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I would like to know how I can get the diameter (or radius) of an expanding circle animation at a at any point in time during the animation. I will end up stoping the animation right after I get the size as well, but figure I couldn't stop and remove it form the layer until I get the size of the circle.

For an example of how the expanding circle animation is implemented, it is a variation on the implementation shown in the addGrowingCircleAtPoint:(CGPoint)point method in the answer in the iPhone Quartz2D render expanding circle question.

I have tried to check various values on the layers, animation, etc but can't seem to find anything. I figure worse case I can attempt to make a best guess by taking the current time it is into its animation and use that to figure where it "should" be at based on its to and from size states. This seems like overkill for what I would assume is a value that is incrementing someplace I can just get easily.


I have tried several properties on the Presentation Layer including the Transform which never seems to change all the values are always the same regardless of what size the circle is at the time checked.

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2 Answers 2

I assume what you're trying to get to is the current CATransform3D, and that from that, you can get to your circle size.

What you want is the layer.presentationLayer.transform. See the CALayer docs for details on the presentationLayer. Also see the Core Animation Rendering Architecture.

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I looked at that in debug mode with a break point and I didn't see any thing that provided the current size of the circles, there are actually very few things exposed on the transform. What property or method provides me with the diameter or radius? When that failed I tried using values on the presentationLayer like the bounds's width but it was always 0. Which "layer" are you talking about the one that is part of the UIView or the CAShapeLayer I created in the method that creates and starts the animation? Do I need to cast the transform to CATransform3D or something else? – Rodney Foley Apr 13 '11 at 4:16
There isn't going to be any variable anywhere that contains "the current radius." You're drawing a circle into a layer, and then you're scaling the layer with a transform. You'd have calculate the current radius by applying the current scaling factor. If you don't understand transforms, you probably want to back-up and make sure you understand the code you've copied. Start by reading the Core Animation Programming Guide.… – Rob Napier Apr 13 '11 at 15:28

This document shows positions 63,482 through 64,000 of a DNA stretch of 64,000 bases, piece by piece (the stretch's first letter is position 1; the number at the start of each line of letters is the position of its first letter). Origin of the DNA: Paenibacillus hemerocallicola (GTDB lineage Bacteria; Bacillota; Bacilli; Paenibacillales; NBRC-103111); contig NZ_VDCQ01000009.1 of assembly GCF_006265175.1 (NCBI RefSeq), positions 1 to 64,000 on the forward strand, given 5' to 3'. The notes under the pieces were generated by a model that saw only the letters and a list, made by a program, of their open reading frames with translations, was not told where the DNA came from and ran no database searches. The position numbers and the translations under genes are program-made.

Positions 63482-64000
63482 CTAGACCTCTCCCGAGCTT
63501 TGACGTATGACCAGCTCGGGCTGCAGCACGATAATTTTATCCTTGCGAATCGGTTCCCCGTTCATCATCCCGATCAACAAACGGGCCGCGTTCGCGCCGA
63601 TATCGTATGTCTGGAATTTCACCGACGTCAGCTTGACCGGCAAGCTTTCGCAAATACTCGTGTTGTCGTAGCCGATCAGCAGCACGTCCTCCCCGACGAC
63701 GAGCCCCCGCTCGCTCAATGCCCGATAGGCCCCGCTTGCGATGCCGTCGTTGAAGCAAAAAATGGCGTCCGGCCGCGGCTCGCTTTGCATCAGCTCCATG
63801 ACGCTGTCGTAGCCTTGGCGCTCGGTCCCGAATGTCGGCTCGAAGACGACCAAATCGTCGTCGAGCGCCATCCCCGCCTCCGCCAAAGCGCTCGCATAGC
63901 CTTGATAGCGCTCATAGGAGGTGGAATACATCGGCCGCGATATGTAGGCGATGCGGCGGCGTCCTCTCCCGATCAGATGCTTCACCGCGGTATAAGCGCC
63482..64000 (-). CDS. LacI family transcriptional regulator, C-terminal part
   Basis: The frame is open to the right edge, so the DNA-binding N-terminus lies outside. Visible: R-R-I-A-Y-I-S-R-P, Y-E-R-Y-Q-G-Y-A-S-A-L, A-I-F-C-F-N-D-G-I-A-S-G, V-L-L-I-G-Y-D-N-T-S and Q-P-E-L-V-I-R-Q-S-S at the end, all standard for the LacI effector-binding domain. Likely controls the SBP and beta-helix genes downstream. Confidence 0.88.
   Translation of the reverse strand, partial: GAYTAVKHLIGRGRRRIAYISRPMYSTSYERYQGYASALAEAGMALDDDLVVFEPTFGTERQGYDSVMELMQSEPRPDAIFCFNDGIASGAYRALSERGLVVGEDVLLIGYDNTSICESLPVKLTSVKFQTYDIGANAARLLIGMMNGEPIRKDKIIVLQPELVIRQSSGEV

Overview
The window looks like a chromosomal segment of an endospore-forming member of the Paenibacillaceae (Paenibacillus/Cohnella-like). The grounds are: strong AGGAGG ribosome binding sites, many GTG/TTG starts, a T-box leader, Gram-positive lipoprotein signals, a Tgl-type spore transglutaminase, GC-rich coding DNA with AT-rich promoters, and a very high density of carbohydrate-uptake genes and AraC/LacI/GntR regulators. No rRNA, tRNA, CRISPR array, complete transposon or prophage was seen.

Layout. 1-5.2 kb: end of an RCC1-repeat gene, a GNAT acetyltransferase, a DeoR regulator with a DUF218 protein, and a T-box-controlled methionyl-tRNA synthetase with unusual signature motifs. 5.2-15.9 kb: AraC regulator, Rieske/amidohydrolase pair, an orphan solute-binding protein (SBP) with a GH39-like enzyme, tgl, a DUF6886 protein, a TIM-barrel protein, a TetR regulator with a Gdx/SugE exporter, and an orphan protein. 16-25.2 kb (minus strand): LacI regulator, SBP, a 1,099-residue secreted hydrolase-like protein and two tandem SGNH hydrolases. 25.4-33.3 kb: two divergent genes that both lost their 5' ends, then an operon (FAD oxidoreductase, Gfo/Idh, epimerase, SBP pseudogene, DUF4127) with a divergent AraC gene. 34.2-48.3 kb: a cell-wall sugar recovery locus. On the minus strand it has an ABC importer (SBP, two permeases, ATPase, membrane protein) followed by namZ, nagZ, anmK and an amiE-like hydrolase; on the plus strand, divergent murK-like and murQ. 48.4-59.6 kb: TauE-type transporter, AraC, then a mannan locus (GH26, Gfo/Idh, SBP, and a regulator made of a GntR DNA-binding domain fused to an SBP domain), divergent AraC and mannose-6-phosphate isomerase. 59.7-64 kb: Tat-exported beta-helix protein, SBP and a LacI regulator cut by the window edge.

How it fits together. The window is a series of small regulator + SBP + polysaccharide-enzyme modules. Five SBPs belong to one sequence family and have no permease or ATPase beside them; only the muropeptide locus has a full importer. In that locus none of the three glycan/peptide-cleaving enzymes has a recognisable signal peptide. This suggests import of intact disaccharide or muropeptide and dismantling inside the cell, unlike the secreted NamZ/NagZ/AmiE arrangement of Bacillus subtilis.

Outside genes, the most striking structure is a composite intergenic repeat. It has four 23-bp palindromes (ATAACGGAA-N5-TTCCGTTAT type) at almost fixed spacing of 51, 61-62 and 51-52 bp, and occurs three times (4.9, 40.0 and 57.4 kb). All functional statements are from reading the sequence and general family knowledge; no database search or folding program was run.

You are being condescending & presumptive. Instead of offering quick help which is what StackOverflow is about you are coming off as saying "I know how but I am not going to tell you because I took the time to learn by reading and going to school while obviously you are just an idiot who copies code so I will only point you to reading material and not answer your question." You don't know me and thanks for nothing. I know "enough" about animation and transforms to understand the code sample, I am still however am learning and I was hoping to get some quick help to solve a problem from SO. – Rodney Foley Apr 14 '11 at 2:42
Noted. Your followup questions did not seem to show familiarity with the Core Animation Programming Guide, and lacking that makes quick answers more dangerous than useful. Your own posted answer is insightful and helpful, so congratulations on working it through. I'm sorry my pointers weren't helpful in that. – Rob Napier Apr 14 '11 at 12:14
up vote 2 down vote accepted

Okay here is how you get the current state of the an animation while it is animating.

While Rob was close he left out two pieces of key information.

First from the layer.presentationLayer.subLayers you have to get the layer you are animating on, which for me is the only sub layer available.

Second, from this sub layer you cannot just access the transform directly you have to do it by valueForKeyPath to get transform.scale.x. I used x because its a circle and x and y are the same.

I then use this to calculate the size of the circle at the time of the based on the values used to create the Arc.

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+1 This is useful. I'm not clear what you mean by "cannot just access the transform directly." Are you saying that -transform and -valueForKey:@"transform" are returning different things? Or do you mean that it's more convenient to get to the scale using the KVC call? – Rob Napier Apr 14 '11 at 12:18

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